Certain types of grasses have specific height requirements. If you maintain your lawns ideal height, it will reward you with a healthy, lush turf that will fend off weeds, drought and disease. The myth of “…the short the grass, the less you’ll have to mow…” is the foundation to a problematic lawn. Mow you grass to short and it becomes susceptible for heat damage and a weed invasion. Likewise allow it to grow to tall and you create a breeding ground for insects (mosquitoes, flies, etc.…) and critters like moles, mice, and snakes. Every 5-7 days is ideal during peak growth, and will ultimately vary with the seasonal growing conditions.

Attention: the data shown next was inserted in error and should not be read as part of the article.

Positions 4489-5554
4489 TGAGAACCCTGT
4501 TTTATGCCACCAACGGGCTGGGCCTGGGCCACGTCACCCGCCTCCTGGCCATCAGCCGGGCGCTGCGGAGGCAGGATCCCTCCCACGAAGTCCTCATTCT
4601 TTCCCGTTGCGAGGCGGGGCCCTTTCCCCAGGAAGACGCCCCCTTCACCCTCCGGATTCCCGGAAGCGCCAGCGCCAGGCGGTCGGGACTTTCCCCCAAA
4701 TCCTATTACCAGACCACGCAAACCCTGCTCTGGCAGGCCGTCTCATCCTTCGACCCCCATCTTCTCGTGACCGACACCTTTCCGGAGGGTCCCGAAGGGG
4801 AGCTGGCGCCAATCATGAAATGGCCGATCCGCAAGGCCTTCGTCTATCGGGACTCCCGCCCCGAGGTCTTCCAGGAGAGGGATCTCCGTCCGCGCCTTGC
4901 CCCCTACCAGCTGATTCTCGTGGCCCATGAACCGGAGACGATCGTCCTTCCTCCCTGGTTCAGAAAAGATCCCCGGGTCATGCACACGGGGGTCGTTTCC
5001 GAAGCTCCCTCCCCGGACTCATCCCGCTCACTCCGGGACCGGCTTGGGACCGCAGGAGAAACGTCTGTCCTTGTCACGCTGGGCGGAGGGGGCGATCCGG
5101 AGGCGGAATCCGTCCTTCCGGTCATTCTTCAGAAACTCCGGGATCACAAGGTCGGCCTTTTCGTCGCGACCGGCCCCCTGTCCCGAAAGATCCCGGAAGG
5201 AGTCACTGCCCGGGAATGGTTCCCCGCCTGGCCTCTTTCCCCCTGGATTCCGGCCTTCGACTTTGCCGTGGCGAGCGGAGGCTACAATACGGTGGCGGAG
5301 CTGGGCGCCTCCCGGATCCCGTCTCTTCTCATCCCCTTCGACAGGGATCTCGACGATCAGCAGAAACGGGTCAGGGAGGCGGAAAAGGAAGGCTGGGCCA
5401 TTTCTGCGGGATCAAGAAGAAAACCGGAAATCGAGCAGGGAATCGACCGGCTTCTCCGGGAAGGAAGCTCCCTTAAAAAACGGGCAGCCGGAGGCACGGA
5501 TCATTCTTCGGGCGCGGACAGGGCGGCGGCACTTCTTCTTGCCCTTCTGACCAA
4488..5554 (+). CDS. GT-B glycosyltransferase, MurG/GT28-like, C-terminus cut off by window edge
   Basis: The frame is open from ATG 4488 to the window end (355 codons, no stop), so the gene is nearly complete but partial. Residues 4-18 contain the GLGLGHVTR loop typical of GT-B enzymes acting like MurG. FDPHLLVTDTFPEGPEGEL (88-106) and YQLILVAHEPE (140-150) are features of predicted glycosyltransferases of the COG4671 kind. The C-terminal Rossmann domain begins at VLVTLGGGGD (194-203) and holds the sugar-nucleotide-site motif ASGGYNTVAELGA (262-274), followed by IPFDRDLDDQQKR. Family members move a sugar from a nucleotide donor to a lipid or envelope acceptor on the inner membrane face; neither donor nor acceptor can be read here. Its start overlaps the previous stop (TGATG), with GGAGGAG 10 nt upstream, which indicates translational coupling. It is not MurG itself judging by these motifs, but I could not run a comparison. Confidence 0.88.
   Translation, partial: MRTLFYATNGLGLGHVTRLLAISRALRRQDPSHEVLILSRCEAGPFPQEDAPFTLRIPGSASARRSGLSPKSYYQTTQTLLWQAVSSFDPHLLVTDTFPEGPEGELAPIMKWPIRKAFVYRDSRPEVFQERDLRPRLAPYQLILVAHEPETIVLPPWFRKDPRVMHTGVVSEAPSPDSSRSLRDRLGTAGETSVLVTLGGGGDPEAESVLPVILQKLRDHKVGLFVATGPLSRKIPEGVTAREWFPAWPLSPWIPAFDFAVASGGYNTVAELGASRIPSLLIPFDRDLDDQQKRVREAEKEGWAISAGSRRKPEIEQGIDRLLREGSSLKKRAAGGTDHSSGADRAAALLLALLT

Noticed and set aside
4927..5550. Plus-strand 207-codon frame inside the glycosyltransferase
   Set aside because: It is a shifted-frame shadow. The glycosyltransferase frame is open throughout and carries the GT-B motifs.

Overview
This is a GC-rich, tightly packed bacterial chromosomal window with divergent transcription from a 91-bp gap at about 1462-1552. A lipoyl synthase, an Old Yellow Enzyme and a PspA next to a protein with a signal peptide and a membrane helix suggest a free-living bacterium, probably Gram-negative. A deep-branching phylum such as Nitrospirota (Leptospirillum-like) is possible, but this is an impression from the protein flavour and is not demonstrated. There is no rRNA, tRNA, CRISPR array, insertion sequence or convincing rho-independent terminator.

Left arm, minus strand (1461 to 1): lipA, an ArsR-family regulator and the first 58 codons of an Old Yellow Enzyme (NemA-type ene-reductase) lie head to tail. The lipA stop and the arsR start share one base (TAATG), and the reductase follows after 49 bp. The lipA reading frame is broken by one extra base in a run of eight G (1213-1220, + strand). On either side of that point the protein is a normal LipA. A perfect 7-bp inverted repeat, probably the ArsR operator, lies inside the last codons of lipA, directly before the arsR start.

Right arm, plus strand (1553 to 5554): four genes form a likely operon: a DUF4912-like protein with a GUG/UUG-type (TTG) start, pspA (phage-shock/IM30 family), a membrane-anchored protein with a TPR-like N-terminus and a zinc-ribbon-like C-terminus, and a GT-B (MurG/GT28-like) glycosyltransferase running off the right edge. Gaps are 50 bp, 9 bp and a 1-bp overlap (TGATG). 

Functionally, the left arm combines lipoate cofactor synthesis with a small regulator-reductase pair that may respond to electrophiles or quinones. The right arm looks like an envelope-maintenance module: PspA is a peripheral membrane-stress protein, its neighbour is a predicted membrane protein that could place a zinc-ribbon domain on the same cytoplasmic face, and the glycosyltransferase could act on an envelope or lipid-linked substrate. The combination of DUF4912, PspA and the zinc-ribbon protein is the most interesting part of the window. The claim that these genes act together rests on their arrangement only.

The rule of thumb is to never cut more than a one-third of the grass blades total length. Allow your lawn to grow taller during summer months; during droughts and in shady yards. Mow it shorter in the spring to remove dead grass and in the fall to prevent snow mold during winter. Heights for warm region grass are: Bermuda: 0.5 to 2.5 inches; Centipede: 1 to 2.5 inches; St. Augustine: 1 to 3 inches; Zoysia: 0.5 to 3 inches. And for cooler regions: Fine fescue: 1.5 to 4 inches; Kentucky bluegrass: 0.75 to 3.5 inches; Perennial ryegrass: 0.75 to 2.5 inches; Tall fescue: 1.5 to 4 inches. Research seasonal exceptions based on your region for these guidelines by contacting your local county extension office or call your favorite landscaping company (us!).